“Jules and Jim” and “Dr. Strangelove” are not films that take up the big screens in local theaters, especially in Knoxville, Tenn. Labeled obscure or art films, movies like these are hidden from the public and left for interested students to seek out — the UT Cinema Club looks to do just that. Handing students a French film or a little known American director is something that drives the organization and is a mantra that they won’t be ditching anytime soon.
Started by University of Tennessee students Dimi Venkov, Caitlin McFall and Ashton Hickey who had an interest in sharing their passion for cinema. The UT Cinema Club was born as an avenue for students who had never heard of names like Francois Truffaut and Stanley Kubrick.
“Part of the reason (in starting the club) was counter programming, or doing something extra or building off of the UT Film Committee,” Dylan Moore, a senior psychology major said. “They weren’t particularly happy with all of the things that they were showing so he kind of wanted to specifically show movies that they found interesting.”
Moore, who runs the club with Andrew Swafford, says the emphasis is on old movies that people normally wouldn’t see. Moore said that the first film the club ever showed was Alfred Hitchcock’s “Vertigo.” Moore attended this first meeting and was immediately hooked.
Moore was already a Cinema Studies minor at the time, having taken two introduction film courses. “I got sucked in by the ‘Dr. Strangelove’ because I had just recently discovered Kubrick and had watched ‘The Shining’,” Swafford said. “That just kind of hooked me, I really liked the discussion.”
“You’ve got George C. Scott acting like a weirdo, slapping his belly, and is somehow intimidated by Peter Sellers’ president,” Moore said.
“No fighting in the war room!” Swafford adds.
Swafford was enamored with one of the later additions to the club — letting students present their own films.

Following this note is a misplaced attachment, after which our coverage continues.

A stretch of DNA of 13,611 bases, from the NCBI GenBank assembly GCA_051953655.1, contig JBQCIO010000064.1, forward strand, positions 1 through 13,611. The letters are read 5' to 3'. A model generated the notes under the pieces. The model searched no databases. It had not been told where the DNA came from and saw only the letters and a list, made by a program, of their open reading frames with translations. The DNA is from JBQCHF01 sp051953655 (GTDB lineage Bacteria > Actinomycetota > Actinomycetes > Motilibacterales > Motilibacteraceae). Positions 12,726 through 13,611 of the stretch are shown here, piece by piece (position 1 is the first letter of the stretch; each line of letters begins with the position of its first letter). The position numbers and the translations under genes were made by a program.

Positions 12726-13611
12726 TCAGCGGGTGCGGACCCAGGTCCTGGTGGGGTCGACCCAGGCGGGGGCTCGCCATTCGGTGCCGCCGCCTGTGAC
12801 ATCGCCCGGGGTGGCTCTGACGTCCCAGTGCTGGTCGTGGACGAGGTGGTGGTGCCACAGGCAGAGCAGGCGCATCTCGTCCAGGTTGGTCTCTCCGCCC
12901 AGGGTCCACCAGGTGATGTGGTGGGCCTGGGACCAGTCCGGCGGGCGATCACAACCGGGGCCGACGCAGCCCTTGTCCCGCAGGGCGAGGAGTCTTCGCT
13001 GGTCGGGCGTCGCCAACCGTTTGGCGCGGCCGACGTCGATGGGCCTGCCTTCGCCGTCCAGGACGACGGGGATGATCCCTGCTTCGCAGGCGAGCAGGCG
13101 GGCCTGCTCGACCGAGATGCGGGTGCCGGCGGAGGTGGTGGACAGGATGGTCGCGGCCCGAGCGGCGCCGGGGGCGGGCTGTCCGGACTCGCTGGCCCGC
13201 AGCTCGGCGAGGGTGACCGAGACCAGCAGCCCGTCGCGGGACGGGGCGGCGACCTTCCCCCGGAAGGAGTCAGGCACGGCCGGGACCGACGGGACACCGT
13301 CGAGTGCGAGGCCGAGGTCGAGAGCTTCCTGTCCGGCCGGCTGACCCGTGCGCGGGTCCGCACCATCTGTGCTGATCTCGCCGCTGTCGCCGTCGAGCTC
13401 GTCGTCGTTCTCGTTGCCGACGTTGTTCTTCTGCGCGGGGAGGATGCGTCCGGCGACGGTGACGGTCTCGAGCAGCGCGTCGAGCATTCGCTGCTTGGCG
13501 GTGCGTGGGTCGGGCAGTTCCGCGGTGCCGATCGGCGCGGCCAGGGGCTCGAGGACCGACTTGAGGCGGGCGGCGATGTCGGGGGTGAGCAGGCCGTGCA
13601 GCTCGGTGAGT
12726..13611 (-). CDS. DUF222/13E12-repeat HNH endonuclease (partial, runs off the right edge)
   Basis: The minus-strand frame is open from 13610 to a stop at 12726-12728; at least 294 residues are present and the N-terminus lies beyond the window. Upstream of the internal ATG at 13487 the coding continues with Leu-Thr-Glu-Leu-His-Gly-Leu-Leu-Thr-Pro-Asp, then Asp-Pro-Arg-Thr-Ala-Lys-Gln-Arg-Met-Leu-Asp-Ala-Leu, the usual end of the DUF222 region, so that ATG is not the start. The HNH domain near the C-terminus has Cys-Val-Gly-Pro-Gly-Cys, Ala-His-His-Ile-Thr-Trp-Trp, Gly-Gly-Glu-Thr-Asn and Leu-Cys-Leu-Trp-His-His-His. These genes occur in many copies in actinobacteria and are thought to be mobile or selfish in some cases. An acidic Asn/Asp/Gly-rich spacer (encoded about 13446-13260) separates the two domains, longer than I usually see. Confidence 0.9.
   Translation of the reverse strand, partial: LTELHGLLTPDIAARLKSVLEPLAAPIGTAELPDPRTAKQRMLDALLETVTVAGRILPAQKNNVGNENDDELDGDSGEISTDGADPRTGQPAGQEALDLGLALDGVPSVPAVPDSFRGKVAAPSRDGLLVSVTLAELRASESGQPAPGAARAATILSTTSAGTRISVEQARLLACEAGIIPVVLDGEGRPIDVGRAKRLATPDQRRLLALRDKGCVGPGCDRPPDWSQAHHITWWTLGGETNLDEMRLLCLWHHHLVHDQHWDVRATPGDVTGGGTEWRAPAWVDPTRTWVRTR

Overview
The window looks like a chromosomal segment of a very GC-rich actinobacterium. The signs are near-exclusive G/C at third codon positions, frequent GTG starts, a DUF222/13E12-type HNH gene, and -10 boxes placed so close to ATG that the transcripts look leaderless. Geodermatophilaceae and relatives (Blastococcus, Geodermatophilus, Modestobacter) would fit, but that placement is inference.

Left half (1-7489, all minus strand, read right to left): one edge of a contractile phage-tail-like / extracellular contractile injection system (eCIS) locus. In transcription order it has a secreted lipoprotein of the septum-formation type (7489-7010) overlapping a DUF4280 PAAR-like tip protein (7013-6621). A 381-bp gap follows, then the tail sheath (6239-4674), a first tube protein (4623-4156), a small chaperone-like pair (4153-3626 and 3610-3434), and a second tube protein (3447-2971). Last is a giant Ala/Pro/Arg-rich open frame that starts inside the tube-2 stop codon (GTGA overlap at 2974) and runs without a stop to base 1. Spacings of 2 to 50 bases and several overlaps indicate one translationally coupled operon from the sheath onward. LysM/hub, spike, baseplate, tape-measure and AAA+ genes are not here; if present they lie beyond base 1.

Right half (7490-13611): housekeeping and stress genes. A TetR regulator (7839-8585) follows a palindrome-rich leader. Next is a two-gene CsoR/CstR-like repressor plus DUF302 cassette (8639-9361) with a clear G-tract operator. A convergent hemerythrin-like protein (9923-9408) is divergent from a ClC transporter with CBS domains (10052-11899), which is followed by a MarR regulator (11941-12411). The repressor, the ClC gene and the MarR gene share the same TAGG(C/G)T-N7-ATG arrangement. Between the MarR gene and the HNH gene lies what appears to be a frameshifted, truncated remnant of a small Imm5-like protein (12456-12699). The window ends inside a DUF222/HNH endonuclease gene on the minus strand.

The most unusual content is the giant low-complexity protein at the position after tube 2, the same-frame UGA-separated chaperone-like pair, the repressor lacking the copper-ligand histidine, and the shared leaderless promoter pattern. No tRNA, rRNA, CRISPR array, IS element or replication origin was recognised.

“One of the things we do that hooks people, or a certain type of person, is to offer to let people show their own movies because I came into Strangelove, filled out one of those forms that asked if I wanted to host a movie and I replied, yes,” Swafford said. “I don’t think I came to many (meetings) until I hosted my own.”
Swafford said the format for user nights is the same as the regular showings but the host is in the front of the crowd presenting the film.
“They will ask questions and lead to some sort of analysis of the film,” Swafford said. “That’s basically what it is (both series), it is all about trying to pick apart the movie, not just to talk about what we liked or didn’t like about it, but what makes it have the effect it has on us.”
The club works in a very democratic fashion and allows frequent viewers the opportunity to vote on what they will show each week. This semester, they are focusing on showing an older film and a modern film from countries around the world. In a weekly email blast, Moore sends four choices to the blast members and sorts through what they want to see.
But, sometimes, even the guy in charge has to watch the film first.
“As a prep (for French week), I watched like five films where only three ended up on the ballot,” Moore said. “I had to watch ‘Rules of the Game’ and ‘The Grand Illusion’ for the first time to feel comfortable putting them on the ballot.”
While both Moore and Swafford are seniors and will be moving on after this semester, they hope that the next class of cinema lovers will take the club to new heights but also keep it within its roots, opening up new worlds for people in cinema.
“It’s kind of like a book club,” Swafford said. “We can’t just watch the movie and go home, we have to have some sort of discussion.”
The UT Cinema Club has a Facebook group where interested members can subscribe to their mailing list and vote on films.
Edited by Nichole Stevens